April 12, 1965. Bing
to designer Cecil Beaton about the production of La Traviata
which would have its first Met performance on September 24, 1966 in the
new Metropolitan Opera House at Lincoln Center.
"You know that I would love to do almost anything to
please you, but there are limits and I am afraid $1100 is beyond these
"I am sure that our people will take the utmost care
in making these costumes and that your charming figure and good looks
will triumph over our workmanship!"
"I am very much upset and don't quite
know what to do. Mme. Karinska, after weeks of "simplifying",
has reduced her bid for the Traviata costumes from one hundred
and fifteen thousand dollars to one hundred and seven thousand
August 28, 1967. Bing
to a doctor in New Britain, Connecticut who had protested the conditions
at a Met performance of Otello at the Newport Festival.
"As you know, there are not more than approximately
a maximum of one hundred and fifty costumes involved (about one hundred
and twenty for the two chorus acts plus the soloists and odds and ends).
This means an average price of seven hundred dollars per costume. Quite
frankly, I am not only unable, but also unwilling, to pay that.
"I can get a first rate, individually designed,
evening gown at Lanvin in Paris for seven or eight hundred dollars, and
it seems to me totally unreasonable to have to pay that on average for
"Annina", for the "Gardener" and, indeed, for chorus
ladies, even though they are supposed to represent the courtesans of
"Needless to say, we all regret that you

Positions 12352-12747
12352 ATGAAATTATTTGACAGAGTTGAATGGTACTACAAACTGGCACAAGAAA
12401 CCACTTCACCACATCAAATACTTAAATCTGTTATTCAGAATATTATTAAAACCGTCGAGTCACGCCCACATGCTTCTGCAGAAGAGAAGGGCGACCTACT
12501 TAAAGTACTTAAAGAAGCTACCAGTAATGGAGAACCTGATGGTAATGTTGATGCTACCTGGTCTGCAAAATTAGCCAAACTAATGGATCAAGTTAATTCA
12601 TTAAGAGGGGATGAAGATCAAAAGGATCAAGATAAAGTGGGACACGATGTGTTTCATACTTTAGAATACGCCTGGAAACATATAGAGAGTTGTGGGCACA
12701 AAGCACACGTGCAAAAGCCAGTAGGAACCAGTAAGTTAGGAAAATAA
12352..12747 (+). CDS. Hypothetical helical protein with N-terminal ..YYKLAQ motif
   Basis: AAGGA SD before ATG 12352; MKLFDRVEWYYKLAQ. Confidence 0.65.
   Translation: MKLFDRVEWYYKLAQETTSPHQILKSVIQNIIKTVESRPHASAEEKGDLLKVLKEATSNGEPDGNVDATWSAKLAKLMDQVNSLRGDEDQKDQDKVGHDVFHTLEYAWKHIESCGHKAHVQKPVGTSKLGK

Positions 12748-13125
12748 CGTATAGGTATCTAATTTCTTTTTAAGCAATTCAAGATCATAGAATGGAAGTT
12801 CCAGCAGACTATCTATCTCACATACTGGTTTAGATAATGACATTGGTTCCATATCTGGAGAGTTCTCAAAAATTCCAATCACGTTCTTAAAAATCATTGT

were inconvenienced and it is equally regrettable that opera fans, and
it appears you are one, show so little understanding for emergency
situations and for the splendid way in which the staff, greatly helped
by the United States Navy, handled it. You might admit that I cannot be
held responsible for the weather - it is one of the few things for
which I cannot be held responsible.
Sir Rudolf Bing (he
had been knighted by Queen Elizabeth in 1971) retired from the
Metropolitan Opera at the end of the 1971-72 season. He died on
September 2, 1997.
"When the weather threatened to make an outdoor
performance impossible and we were faced with disappointing four or five
thousand people, apart from the disastrous economic implications, the
Navy stepped in and offered the hall. I am not suggesting the acoustics
are as good as they are at the Metropolitan, nor were they at the field.
It is also not my fault that there is hardly a single acceptable opera
hall in the United States outside of New York.
"We had provided for a 'rainy day' which was Sunday
when it poured as you may know more that it did on Friday. While I am
quite sure and regret that some people were disappointed, had you stayed
you might have found that well over four thousand people enjoyed a
splendid performance by Renata Tebaldi, Jon Vickers, Peter Glossop and
others and gave them a standing ovation which was mirrored in the press
of the next day."
Rudolf Bing onstage with
baritone Leonard Warren
during a break in Otello.
Photograph by Harry Schumer, Music
Librarian at the Met between 1938 & 1968.